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United States Court of Appeals for the Fifth Circuit
October 2, 2020, Filed
[*594] Per Curiam:
This interlocutory appeal stems from the district court's denial of Plaintiff-Appellant Perfecto Valencia's motion to remand. We reverse and remand with instruction to remand to state court.
Valencia, a Texas resident, filed suit against Allstate Texas Lloyd's, Inc. ("Allstate Texas"), a Texas entity, in the 125th Judicial District Court of Harris County, Texas. Valencia alleged that Allstate Texas had issued a homeowner's insurance policy to him covering real property located in Houston, Texas, and that the property sustained covered property damage in April 2015. Although the damage was reported and an insurance claim made, Allstate Texas allegedly failed to pay for the repairs for more than two years, during which time the property continued [**2] to suffer leaks that caused the growth of mold in the home. In October 2017, the property sustained further damage, the claim for which was denied in its entirety. Based on the foregoing factual allegations, Valencia sought damages for breach of contract and violations of the Texas Deceptive Trade Practices Act, the Texas Insurance Code, the Texas Business and Commerce Code, and the Texas Civil Practice and Remedies Code.
Allstate Texas Lloyds ("Allstate Illinois"),1 rather than Allstate Texas, answered the petition and removed the case to federal court on the basis of diversity [*595] jurisdiction under 28 U.S.C. §§ 1332(a) and 1441(b). Allstate Illinois alleged that it was a citizen of Illinois for jurisdictional purposes and that the amount in controversy exceeded $75,000.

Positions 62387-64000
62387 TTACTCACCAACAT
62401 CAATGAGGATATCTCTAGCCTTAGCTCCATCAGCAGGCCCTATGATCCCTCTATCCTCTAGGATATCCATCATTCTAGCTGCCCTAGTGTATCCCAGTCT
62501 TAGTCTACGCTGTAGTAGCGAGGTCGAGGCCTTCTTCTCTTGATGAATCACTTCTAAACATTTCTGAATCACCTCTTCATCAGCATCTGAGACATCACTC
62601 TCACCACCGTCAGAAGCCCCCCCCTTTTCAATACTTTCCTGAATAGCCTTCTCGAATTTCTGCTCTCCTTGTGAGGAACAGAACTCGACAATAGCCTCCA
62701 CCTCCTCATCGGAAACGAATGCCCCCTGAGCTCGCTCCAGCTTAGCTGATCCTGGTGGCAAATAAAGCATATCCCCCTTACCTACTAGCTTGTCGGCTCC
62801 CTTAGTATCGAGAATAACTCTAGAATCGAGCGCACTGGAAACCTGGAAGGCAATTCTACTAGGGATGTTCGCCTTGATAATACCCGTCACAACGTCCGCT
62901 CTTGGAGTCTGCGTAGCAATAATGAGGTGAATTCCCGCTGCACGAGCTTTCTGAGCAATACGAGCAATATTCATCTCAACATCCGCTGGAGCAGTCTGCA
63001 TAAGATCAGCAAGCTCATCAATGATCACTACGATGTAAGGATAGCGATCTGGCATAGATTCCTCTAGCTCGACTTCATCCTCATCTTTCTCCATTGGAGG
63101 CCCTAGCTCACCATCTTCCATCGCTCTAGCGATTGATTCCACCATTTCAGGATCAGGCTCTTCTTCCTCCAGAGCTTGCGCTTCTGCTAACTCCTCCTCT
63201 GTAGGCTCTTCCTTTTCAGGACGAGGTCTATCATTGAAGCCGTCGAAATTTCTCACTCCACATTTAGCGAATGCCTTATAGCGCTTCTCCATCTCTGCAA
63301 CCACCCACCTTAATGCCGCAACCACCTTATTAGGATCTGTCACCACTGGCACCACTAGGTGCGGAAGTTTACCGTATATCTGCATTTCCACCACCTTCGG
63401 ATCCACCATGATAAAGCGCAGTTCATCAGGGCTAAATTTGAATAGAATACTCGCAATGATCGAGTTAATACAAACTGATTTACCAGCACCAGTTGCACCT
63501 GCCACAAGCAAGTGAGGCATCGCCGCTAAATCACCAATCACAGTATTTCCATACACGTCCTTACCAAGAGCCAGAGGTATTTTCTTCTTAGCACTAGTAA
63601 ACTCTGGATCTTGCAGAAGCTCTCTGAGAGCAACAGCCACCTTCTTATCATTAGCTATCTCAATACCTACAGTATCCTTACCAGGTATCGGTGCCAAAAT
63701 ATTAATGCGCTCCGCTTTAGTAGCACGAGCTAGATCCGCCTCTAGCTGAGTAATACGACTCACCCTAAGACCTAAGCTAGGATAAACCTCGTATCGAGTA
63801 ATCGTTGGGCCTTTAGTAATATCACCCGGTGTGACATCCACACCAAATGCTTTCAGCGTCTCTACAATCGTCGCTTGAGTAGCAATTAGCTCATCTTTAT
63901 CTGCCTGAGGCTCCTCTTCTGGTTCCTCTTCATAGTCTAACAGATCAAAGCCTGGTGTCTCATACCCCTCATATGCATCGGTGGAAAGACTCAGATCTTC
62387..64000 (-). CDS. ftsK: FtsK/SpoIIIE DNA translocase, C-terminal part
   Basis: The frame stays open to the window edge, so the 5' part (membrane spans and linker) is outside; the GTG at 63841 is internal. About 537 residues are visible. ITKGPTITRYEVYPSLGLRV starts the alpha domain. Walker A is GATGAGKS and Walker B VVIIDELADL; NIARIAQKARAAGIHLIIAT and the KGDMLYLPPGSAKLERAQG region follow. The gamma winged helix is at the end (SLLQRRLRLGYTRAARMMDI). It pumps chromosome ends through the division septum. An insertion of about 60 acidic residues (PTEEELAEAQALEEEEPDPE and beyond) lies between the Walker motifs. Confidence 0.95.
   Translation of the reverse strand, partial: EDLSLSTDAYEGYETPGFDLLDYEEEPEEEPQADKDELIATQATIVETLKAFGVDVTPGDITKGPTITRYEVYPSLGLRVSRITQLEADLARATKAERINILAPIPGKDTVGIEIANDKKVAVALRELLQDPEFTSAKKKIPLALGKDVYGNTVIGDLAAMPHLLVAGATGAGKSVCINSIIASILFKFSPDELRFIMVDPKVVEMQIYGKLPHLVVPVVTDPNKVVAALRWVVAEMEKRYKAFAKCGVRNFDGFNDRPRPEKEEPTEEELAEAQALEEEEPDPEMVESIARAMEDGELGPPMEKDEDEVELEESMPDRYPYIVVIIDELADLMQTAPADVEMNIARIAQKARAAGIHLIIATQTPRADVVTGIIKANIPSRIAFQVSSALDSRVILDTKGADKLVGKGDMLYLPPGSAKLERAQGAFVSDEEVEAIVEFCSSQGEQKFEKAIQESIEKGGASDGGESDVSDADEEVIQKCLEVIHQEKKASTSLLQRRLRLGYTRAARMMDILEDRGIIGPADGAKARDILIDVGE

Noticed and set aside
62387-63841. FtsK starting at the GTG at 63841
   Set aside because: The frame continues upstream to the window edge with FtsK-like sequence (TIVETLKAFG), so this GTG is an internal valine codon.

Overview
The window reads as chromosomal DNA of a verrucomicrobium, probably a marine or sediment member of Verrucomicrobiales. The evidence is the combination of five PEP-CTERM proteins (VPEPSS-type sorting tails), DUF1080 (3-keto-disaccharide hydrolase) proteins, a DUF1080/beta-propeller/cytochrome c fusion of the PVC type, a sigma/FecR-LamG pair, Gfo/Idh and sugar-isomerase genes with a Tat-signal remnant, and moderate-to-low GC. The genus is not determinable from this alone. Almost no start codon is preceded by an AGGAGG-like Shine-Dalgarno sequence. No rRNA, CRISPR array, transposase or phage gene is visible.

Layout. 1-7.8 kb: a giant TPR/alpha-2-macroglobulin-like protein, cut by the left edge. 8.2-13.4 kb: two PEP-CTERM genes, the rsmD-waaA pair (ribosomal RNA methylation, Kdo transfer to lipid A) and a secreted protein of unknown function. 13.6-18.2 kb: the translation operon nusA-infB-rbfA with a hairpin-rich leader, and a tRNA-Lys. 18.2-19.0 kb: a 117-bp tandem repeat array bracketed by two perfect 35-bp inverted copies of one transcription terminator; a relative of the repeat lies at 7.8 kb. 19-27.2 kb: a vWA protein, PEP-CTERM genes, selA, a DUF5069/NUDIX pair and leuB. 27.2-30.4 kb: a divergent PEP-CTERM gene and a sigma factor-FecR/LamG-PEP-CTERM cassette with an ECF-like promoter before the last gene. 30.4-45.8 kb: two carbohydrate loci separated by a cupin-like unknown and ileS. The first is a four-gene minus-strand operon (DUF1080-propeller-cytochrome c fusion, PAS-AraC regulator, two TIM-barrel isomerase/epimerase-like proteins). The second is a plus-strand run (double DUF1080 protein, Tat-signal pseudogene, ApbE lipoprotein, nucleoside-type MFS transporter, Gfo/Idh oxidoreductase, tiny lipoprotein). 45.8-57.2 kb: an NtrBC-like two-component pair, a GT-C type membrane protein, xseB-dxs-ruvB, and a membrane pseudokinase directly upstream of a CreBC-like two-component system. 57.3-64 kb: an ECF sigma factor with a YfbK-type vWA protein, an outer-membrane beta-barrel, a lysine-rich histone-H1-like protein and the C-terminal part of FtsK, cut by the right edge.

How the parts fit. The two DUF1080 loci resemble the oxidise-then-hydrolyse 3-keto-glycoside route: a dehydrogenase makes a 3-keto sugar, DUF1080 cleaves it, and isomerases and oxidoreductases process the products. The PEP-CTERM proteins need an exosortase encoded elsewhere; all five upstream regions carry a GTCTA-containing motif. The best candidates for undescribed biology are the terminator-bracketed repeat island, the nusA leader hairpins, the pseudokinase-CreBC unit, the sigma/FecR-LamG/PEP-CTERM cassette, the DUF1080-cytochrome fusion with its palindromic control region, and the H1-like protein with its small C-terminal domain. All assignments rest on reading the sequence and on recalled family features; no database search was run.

Valencia filed a motion to remand the matter to state court, contending that removal was improperly effectuated by a non-party to the case. Valencia explained that Allstate Illinois never claimed that it was misnamed or misidentified as Allstate Texas and never sought to join the case as a defendant, but rather unilaterally "changed the case caption without notifying the parties or the court" of its intention to defend the case. Valencia also stressed [**3] that diversity jurisdiction was lacking because the case, as originally filed, involved a plaintiff and a defendant with a common state of citizenship, viz., Texas. The motion was denied by the district court with little analysis. The district court subsequently denied Valencia's motion for reconsideration but certified the issue for interlocutory appeal under 28 U.S.C. § 1292(b). Valencia timely appealed.
Full case includes Shepard's, Headnotes, Legal Analytics from Lex Machina, and more.
976 F.3d 593 *; 2020 U.S. App. LEXIS 31452 **; 2020 WL 5867526
PERFECTO VALENCIA, Plaintiff—Appellant, versus ALLSTATE TEXAS LLOYD'S, Defendant—Appellee.
Prior History: [**1] Appeals from the United States District Court for the Southern District of Texas. USDC No. 4:19-cv-4595.
Valencia v. Allstate Tex. Lloyds, 2020 U.S. Dist. LEXIS 40015, 2020 WL 1150098 (S.D. Tex., Mar. 9, 2020)
district court, federal court, subject matter jurisdiction, removal, state court, entity, parties, diversity jurisdiction, proper party, non-party
Civil Procedure, Appeals, Standards of Review, De Novo Review, Evidence, Burdens of Proof, Allocation, Preliminary Considerations, Jurisdiction, Subject Matter Jurisdiction, Removal, Specific Cases Removed, Diversity of Citizenship, Elements for Removal, Removability, Postremoval Remands, Jurisdictional Defects, Diversity Jurisdiction, Citizenship, Individuals, Proper Transferors, Federal Venue, Parties, Real Party in Interest